What does Mark 5:38 mean?
ESV: They came to the house of the ruler of the synagogue, and Jesus saw a commotion, people weeping and wailing loudly.
NIV: When they came to the home of the synagogue leader, Jesus saw a commotion, with people crying and wailing loudly.
NASB: They *came to the house of the synagogue official, and He *saw a commotion, and people loudly weeping and wailing.
CSB: They came to the leader’s house, and he saw a commotion—people weeping and wailing loudly.
NLT: When they came to the home of the synagogue leader, Jesus saw much commotion and weeping and wailing.
KJV: And he cometh to the house of the ruler of the synagogue, and seeth the tumult, and them that wept and wailed greatly.
NKJV: Then He came to the house of the ruler of the synagogue, and saw a tumult and those who wept and wailed loudly.
Verse Commentary:
Upon His return from freeing a man with a legion of demons, Jesus was approached by Jairus, a leader of the local synagogue, whose daughter was dying. Jairus learned that while he was traveling home, she had passed, but Jesus encouraged him to maintain his faith (Mark 5:36).

Jesus, Peter, James, John, and Jairus arrive to find the house filled with professional mourners (Matthew 9:25). Professional mourning was well-known in Jesus' day around the Middle East and Asia. Matthew 9:23 mentions flute players and a crowd. Oddly enough, the career is making a comeback in some western nations, where families can hire actors to provide a suitable atmosphere at funerals and memorial services.

Unlike modern professional mourners who study the life of the deceased and make small talk to friends and extended family of the deceased, these mourners are neither somber nor reserved. "Commotion" is from the Greek root word thorubos which means noise, clamor, and public disorder. "Wailing" is from the Greek root word alalazo. It's the "alala" sound soldiers made when rushing into battle, similar to what is referred to as ululation.

The custom of hired mourners shows how we have always been uncomfortable with our grief. Anger, control, and even detachment are easier places to dwell in than the raw vulnerability of acute loss. But God promises to meet us in grief. He sees our sadness (Psalm 56:8) and promises to turn it into joy if we will trust Him (Psalm 30:11–12).
Verse Context:
Mark 5:35–43 returns to Jesus' encounter with a synagogue leader and his ailing daughter, after pausing to describe Jesus healing a woman who had suffered for years with a debilitating hemorrhage. The scope of Jesus' power and authority has built to this moment. He controlled a fierce storm (Mark 4:35–41), expelled a legion of demons (Mark 5:1–13), and healed a chronically ill woman without even trying (Mark 5:25–34). Now He will raise the dead. This is the first of three times Jesus is recorded as raising the dead (John 11:1–44; Luke 7:11–17). Despite this display, Jesus will soon go to His hometown of Nazareth where He will be rejected by the people who have known Him longest. This account can also be found in Matthew 9:23–26 and Luke 8:49–56.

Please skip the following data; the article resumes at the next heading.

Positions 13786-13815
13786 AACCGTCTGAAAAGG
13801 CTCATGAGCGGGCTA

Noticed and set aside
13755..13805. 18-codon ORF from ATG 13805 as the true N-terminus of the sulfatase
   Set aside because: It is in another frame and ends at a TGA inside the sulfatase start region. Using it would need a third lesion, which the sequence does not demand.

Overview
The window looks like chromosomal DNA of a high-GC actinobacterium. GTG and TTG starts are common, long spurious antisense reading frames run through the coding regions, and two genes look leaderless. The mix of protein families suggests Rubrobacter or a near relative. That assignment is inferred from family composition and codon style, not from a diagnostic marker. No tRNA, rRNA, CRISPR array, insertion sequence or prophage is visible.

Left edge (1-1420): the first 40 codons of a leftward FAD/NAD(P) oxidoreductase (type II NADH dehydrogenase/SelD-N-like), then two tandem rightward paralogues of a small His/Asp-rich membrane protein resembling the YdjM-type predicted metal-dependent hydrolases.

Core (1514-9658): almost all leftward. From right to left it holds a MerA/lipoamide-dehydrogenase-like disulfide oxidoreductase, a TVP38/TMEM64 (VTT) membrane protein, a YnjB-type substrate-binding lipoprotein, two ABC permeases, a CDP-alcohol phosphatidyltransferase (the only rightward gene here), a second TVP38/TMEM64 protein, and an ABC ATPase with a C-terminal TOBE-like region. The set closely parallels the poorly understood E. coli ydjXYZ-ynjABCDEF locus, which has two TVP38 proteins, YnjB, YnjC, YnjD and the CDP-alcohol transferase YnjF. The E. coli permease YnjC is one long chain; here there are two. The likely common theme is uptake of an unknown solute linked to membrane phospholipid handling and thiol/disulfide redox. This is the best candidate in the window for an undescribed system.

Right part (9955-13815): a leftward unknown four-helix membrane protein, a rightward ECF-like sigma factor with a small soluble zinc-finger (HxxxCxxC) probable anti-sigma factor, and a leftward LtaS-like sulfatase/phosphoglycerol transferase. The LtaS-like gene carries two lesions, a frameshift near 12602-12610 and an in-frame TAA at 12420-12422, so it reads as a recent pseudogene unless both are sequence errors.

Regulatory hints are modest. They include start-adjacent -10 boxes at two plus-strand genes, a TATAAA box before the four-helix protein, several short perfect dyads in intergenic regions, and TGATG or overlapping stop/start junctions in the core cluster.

Chapter Summary:
Jesus arrives on the other side of the Sea of Galilee and heals a man afflicted by a ''legion'' of demons. In the aftermath of this event, Jesus once again crosses the waters within this region, known as the Decapolis. There, He is approached by a synagogue leader, begging Him to come and save a dying girl. In the midst of this trip, Jesus stops the crowd to identify a woman who attempted to covertly touch his robes; her faithful act results in healing. Jesus then continues on to the home of the synagogue leader and resurrects his recently-deceased child.
Chapter Context:
Mark 4:35—5:43 sees an increase in the scope of Jesus' miracles. He has just calmed a violent storm on the Sea of Galilee. Now, He expels a legion of demons, heals a woman without overtly acting, and brings a girl back to life. All three situations—related to tombs, blood, and death—show Jesus bringing healing to unclean circumstances. In chapter 6, the tone of His ministry will develop. He will be rejected by those who should know Him best, He will send out His followers to do His work, and His direct link to the Old Testament prophets will be explained.
Book Summary:
The Gospel of Mark emphasizes both Jesus' servanthood and His role as the promised Messiah: the Son of God. This is done through a concise, action-packed style. Mark provides relatively few details, instead focusing on actions and simple statements. This relates to the Gospel's authorship, which is believed to be based on the memories of the apostle Peter. These include many of Jesus' miracles, in contrast to other Gospels which include many more of Jesus' teachings and parables. Mark also makes frequent mention of Jesus' ministry being misunderstood by others.
Accessed 7/23/2024 7:08:02 AM
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